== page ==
General Motors staked much of its sagging reputation on the Chevrolet Volt when began developing the plug-in range-extending hybrid a decade ago amid overall cratering sales, a vehicle portfolio lopsided toward gas-guzzling trucks and SUVs, and a balance sheet bleeding red ink. And it worked, too: The Volt racked up a number of awards, positive reviews and strong loyalty from owners, though it never exactly caught fire with buyers.
Now, reports suggest that GM may be ready to pull the plug on the Volt, viewing it as outdated technology as it makes preparations to introduce 20 new electric and fuel-cell vehicles by 2023. A report by AutoForecast Solutions, via GM Authority, says the Volt will exit production in 2022 at the Detroit-Hamtramck Assembly Plant to make room for battery-electric cars and crossovers.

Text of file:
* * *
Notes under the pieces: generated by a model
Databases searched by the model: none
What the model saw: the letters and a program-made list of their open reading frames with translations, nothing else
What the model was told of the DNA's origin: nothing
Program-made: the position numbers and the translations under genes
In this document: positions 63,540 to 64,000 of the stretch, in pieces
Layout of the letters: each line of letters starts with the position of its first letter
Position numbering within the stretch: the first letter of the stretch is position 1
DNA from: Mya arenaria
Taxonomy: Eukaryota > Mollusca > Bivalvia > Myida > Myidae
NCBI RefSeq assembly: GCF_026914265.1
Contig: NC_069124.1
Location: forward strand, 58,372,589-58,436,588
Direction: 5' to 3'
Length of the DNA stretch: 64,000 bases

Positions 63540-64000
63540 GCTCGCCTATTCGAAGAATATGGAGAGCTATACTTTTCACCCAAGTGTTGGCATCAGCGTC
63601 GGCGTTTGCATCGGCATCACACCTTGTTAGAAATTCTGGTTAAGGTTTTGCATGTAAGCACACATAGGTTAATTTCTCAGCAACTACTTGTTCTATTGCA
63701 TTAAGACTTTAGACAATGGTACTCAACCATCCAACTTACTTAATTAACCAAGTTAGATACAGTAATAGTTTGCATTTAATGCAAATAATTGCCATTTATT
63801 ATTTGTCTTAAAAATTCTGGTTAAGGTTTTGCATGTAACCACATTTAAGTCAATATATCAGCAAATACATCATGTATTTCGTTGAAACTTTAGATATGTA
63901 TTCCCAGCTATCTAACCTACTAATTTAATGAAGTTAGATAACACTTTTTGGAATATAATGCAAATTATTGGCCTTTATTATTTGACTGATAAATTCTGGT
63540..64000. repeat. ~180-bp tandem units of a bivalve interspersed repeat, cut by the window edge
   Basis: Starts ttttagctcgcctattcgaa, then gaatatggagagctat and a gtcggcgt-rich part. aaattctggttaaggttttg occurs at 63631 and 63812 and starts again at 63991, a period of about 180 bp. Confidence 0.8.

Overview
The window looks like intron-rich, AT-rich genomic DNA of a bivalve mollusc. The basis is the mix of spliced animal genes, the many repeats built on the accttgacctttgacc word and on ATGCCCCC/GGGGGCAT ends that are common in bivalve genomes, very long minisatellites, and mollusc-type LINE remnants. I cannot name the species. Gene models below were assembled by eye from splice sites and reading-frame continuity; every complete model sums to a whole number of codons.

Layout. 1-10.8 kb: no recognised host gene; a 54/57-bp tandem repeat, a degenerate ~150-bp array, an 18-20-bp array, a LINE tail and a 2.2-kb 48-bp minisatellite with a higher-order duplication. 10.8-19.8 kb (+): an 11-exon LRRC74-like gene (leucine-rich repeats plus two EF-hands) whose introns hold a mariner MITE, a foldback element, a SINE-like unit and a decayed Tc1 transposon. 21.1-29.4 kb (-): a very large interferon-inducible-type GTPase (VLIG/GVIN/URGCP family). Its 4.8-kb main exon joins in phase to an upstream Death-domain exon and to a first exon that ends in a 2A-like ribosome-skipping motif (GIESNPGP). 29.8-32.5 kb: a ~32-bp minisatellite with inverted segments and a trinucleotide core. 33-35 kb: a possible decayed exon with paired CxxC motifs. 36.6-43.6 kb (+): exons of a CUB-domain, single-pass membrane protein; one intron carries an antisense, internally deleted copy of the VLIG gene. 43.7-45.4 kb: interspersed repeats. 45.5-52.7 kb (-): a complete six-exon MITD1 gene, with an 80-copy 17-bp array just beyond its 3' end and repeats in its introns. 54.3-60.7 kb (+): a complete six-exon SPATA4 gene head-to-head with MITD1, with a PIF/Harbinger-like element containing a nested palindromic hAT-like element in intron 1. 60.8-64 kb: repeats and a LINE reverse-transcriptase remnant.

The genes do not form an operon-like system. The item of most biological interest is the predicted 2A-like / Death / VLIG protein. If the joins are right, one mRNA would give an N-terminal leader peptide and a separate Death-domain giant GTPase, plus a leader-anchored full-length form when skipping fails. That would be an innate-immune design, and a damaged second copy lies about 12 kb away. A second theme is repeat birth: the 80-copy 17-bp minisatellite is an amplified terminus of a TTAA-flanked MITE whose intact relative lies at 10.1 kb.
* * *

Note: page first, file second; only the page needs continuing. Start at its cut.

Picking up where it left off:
It's not the first time rumors have swirled around the Volt, which first hit the market in December 2010. Reuters reported in July that GM was considering killing off six slow-selling models by 2020, including the Volt, the Buick LaCrosse, Chevy Impala and Cadillac CT6, all of which are built at Detroit-Hamtramck. That report suggested the Volt could be replaced in 2022 with a new hybrid crossover.
Volt sales jumped 60 percent last year after the hatchback sedan was redesigned for 2016, but sales were down 12 percent through November of this year, according to figures compiled by GM Authority. It's now being outsold by the Chevy Bolt, a batter-electric compact car introduced a year ago.